If you spend any time outdoors in summer, you know too well the piercing whine of mosquitoes as they buzz past your ears. Sometimes they seem to attack in waves, and no amount of swatting even dents the squadron.
Because mosquitoes are found worldwide, there’s no escaping these pesky bugs when they drill easy hosts for blood. Thankfully, there’s no shortage of products and preventative measures to help you enjoy bug-free time outdoors.
Repellent Devices – These simple tools are arguably the most effective way to keep mosquitoes away if you’re stationary, even though you don’t have to apply sprays or chemicals to your skin or clothing. For example, Thermacell’s portable repellents are fueled by butane cartridges that trigger a heat-activated repellent mat. The mats contain a version of a naturally occurring repellent found in chrysanthemums, which releases into the air to create a 15-by-15-foot protection zone. Many other portable repellent devices clip to your belt or pack to provide spray-free protection. All these devices tend to be less effective if you’re moving.
Sprays – The most common repellent sprays applied to clothing usually contain deet or permethrin. Several manufacturers offer these potent chemicals, which discourage ticks, mosquitoes and other bugs from harassing you. Simply spray the chemical from an aerosol or trigger-spray canister onto your clothing, and let it dry before heading outdoors. Because these chemicals stay on your clothing, they’re effective for hiking and other activities. However, they usually have an odor, so they’re not ideal for bowhunting. Follow manufacturing labels when applying deet or any amount of permethrin to your skin.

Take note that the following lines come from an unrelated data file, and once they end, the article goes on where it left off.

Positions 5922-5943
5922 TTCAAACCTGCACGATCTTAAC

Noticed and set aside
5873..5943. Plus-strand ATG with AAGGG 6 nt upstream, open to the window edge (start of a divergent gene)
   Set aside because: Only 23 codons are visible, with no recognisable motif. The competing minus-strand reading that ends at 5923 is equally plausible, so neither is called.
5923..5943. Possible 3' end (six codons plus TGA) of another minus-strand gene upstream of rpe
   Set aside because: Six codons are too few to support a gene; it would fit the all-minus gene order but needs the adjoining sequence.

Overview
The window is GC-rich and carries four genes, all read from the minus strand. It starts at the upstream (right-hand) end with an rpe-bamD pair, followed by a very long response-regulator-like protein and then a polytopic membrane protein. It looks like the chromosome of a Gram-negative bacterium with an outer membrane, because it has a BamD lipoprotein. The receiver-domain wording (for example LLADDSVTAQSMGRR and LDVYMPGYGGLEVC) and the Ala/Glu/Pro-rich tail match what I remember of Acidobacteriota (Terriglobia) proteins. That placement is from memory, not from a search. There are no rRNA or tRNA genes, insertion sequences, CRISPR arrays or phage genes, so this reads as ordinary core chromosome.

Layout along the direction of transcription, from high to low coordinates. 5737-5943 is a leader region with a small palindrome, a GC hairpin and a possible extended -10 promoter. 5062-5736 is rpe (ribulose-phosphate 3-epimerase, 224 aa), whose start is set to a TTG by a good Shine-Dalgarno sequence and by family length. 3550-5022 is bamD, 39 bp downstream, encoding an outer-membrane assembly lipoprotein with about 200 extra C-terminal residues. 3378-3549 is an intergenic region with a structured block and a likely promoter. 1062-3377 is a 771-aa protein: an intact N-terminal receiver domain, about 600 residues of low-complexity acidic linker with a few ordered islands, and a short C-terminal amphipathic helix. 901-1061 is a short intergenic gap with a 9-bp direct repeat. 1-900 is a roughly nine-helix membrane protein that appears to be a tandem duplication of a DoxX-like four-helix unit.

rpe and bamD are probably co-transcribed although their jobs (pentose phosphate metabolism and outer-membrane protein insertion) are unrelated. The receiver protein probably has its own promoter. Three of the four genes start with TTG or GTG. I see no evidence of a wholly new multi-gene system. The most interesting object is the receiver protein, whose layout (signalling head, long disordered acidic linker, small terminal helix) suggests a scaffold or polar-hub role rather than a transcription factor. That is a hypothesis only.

Natural Sprays – If you don’t want to apply chemicals to your skin or clothing, you’ll find plenty of natural alternatives. These sprays are also effective and use plant-based oils to deter skeeters. Because they use natural oils, many of them don’t have odors that could spook game. Apply them just like you would any other spray. They won’t irritate sensitive skin or cause toxicity concerns.
Clothing – Clothing is your first line of defense against mosquitoes and other biting bugs. Some manufacturers now coat clothing with a built-in protection system to deter bites, much like some clothing is coated with UPF properties for sun protection. Simply search the internet for “insect-repellent clothing” to find options from reputable clothing companies. Don’t overlook the basics, though. You can also use a head net and lightweight gloves, and tuck your shirt inside your pants and your pant legs inside your socks to seal out insects.
If it seems the market offers an overabundance of preventative measures, it’s for good reason. Mosquito bites can become much worse than an itchy, irritating rash. Humans can contract several diseases from mosquitoes, including Zika, malaria and West Nile. The Zika virus has generated headlines recently because it can cause fever, joint pain and birth defects. Keep close tabs on mosquito bites, and watch for anything unusual after being bit. If a bite doesn’t disappear after a few days, seek medical attention.
Although mosquitoes can make the outdoors miserable, we aren’t helpless. An arsenal of tools can help us cope. If you plan to spend time outdoors, don’t hesitate to contact your state’s wildlife agency for more tips for staying bug-free.